Kiritsugu tried to hide his own grin as he continued.
“That he did. He wrote a paper on it as a kid. I would guess I’m to blame for that. I had the same wish at that age.”
Sakura stared attentively at the older man, holding on his every word, Taiga and Shirou both shoveling their food down like they were possessed.
“I actually tried to do it too.” Kiritsugu continued, having paused to eat some of his dinner. “And I wish Shirou the best of luck at it. It’s a hard road to walk alone.”
“What made you stop, Kiritsugu?” Sakura asked. Shirou stopped eating, looking at his father with an inquisitive look. Taiga perked up as well, for once actually ignoring the food in front of her. Despite living in the house for pretty much as long as Shirou, she still found Kiritsugu a mystery to her. He had rarely spoken about his past, and despite being the closest person outside of Shirou to the man, she still knew little about him.
“I got old, and some… other things happened.” The man said reluctantly in a soft and mournful voice, wringing his hands slightly. Dead silence followed. Kiritsugu kicked himself under the table. He’d just killed the mood more effectively than he had any man. God dammit.
“I am sorry if I offended you. It wasn’t something I should have asked,” the girl mumbled.
“No, no. I’m not offended. Just some bad memories I’d rather not re-visit anytime soon.”
Taiga quickly attempted to steer the conversation to a happier topic, but her efforts were in vain. The rest of the dinner was quiet as the grave.
Sakura got up to leave soon after she finished eating.
“It’s getting late, and I should be getting home. Thank you for the meal.”
“I’ll take you there. I need to stretch my legs anyway, and it’s dangerous for you to walk home alone this late.” Shirou said, rising from the table. “Are you heading home as well Taiga?”
“Nah. I’m going to stick around for a little longer before I go.” She said. No one caught the venomous glance she threw in Kiritsugu’s direction.
After the teens left, Taiga turned her attention towards Kiritsugu, who was attempting to sneak away, wisely guessing he was about to become the next target of either a ribbing or beating. The wrath of the Tiger was unleashed.
“Oh no you don’t!” she snarled, grabbing Kiritsugu by the collar of his shirt, and steering him back to the table. “We’re gonna have a talk. Why’d you have to ruin dinner like that?”
“It wasn’t intentional Taiga. It’s just…”
“Just what Kiritsugu?” Taiga angrily shouted, reminding the man of a tiger roaring.
“It’s about today. It’s…”
Taiga softened a bit. “It’s the tenth anniversary of the fire today. I forgot. Is that what you meant by bad memories?”
“Yes.” Kiritsugu seemed to age another ten years with that statement.
“Want to talk about it? Shirou seems to have moved on from it.”
Kiritsugu considered it for a second. He’d kept a lot of things to himself for so long.
“You’ve probably heard this from someone already, but it was like diving into hell on earth. I saw people give up and die, others trying to cling to life. Some sacrificed themselves to save others who died seconds later. I searched, and searched the rubble and wreckage.” Kiritsugu started staring off into the distance. Taiga just listened. “Eventually, I became some sort of machine. The next person I would find would be alive. I kept telling myself that. I had to. Otherwise I’d have broken down. And then, I found Shirou. He was barely clinging to life, hand outstretched to the sky. You have no idea how hard I cried. I said thank you over and over – to Shirou, to whatever god was watching, to the world that let me save just one person – and I carried him out of that hell. And then I went back in. I didn’t find anyone else. So I left. Saving one person was enough.”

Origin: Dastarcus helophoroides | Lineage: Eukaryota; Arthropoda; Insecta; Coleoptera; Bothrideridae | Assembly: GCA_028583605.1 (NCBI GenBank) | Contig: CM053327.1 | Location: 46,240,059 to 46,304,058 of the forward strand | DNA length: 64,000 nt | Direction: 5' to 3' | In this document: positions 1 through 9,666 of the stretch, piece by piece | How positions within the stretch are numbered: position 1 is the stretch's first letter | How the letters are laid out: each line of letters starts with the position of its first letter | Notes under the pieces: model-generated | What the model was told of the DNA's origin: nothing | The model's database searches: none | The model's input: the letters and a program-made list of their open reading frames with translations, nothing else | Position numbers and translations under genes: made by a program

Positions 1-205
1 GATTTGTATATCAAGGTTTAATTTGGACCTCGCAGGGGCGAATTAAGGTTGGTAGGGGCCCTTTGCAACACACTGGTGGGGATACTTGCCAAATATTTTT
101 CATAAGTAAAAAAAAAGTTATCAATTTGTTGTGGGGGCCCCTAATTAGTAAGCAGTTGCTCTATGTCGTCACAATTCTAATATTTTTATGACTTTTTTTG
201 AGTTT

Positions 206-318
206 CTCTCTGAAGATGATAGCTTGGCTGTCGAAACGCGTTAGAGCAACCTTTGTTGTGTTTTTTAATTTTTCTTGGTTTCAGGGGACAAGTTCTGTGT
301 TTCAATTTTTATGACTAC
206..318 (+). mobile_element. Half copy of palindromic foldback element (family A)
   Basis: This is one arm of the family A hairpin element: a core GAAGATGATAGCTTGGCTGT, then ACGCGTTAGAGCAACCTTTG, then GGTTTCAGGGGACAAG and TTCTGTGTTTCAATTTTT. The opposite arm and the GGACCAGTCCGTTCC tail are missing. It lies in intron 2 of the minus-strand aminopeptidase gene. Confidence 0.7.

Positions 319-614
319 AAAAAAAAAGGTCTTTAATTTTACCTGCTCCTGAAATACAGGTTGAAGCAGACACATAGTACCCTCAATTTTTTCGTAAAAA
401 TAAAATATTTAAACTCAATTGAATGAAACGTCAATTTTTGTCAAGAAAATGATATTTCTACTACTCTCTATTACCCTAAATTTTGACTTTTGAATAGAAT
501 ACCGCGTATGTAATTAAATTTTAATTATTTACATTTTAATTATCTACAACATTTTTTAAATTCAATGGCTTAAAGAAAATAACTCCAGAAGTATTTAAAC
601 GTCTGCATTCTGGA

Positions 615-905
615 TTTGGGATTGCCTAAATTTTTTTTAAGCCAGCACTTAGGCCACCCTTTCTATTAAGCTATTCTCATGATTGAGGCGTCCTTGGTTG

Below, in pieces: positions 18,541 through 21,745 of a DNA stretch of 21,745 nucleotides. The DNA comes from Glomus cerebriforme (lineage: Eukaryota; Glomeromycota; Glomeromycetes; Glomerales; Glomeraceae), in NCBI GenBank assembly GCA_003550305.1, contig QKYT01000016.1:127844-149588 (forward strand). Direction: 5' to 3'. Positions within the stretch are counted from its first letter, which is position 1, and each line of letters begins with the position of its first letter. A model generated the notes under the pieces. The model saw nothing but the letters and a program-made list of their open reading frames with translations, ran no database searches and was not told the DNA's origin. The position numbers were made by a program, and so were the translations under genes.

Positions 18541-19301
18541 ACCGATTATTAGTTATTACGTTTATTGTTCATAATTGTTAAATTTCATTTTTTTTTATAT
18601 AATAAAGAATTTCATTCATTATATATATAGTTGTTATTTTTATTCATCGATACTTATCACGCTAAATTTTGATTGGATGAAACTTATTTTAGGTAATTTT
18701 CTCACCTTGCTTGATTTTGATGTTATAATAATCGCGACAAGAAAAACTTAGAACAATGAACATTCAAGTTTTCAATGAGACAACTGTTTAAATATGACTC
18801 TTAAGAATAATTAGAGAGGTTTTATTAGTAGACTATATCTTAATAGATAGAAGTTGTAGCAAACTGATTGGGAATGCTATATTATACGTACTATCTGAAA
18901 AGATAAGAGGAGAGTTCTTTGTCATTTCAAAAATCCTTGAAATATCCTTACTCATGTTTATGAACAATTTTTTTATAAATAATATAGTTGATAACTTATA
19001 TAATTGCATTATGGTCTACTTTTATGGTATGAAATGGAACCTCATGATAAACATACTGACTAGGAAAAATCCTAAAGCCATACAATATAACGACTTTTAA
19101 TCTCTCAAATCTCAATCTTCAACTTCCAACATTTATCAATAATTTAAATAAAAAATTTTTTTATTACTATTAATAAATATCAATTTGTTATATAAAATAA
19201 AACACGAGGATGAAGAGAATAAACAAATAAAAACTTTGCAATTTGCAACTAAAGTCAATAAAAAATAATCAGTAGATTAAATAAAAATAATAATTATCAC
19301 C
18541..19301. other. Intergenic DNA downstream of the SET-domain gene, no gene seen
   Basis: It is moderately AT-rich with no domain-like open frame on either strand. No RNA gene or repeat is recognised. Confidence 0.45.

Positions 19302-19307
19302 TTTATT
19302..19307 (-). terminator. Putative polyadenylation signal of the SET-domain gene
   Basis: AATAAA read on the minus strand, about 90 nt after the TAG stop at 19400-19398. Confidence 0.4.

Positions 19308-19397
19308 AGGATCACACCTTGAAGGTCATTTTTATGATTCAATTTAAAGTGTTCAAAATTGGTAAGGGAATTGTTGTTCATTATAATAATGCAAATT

“So you adopted Shirou after that?”
The pair was silent for a while. Taiga was the first to break the ice.
“A little. It…” Kiritsugu tried to find a word that would fit. ‘It helped’ wasn’t right. It had eased the pain. He’d still kept a lot of the details to himself, and there were a few he’d likely take to the grave, which seemed to be coming closer. But being able to die with a clear conscious was now a distinct possibility.
“It’s a relief.” Kiritsugu said, and was slightly surprised that he truly meant it.
Taiga had gone home before Shirou returned.
“Training tonight?” Kiritsugu asked, from his usual medative spot.
“Yeah. You haven’t really done magic with me in a while, have you.” Shirou said walking across the yard to the shed he practiced both repairs and magic in.
It was an offhanded remark, not really a question, more a statement of fact. And one that cut deep into Kiritsugu. For most of his life, magic had been at his side at all times, a constant tool that was fused to his very being. Six years ago though, it had started fading away along with his life. Now, he couldn’t even perform that risky procedure he’d taught Shirou - as he couldn’t detect any circuits in the boy – to practice any sort of magic.
Not that he had actually needed to use magic for so long. The last time he used it seriously was... Kiritsugu tried to remember. It had been… oh right, the bounded field around the house. It had been all he could manage after his duel with Kotomine. In retrospect, this should have been his first indication that he would be losing his ability to perform even the simplest spells. Even reinforcement and projection, among the most elementary of magical talents (And all he was able to teach Shirou) were beyond his reach, and had been for years.
With a sigh, Kiritsugu pulled himself up out of his sitting position, wincing slightly as his body protested at the movement. He felt older than he really was by about twenty years. No wonder Shirou called him “Old Man” once in a while. Tired, he collapsed in a heap on his bed. Dreams would bring no respite for Kiritsugu though, not tonight.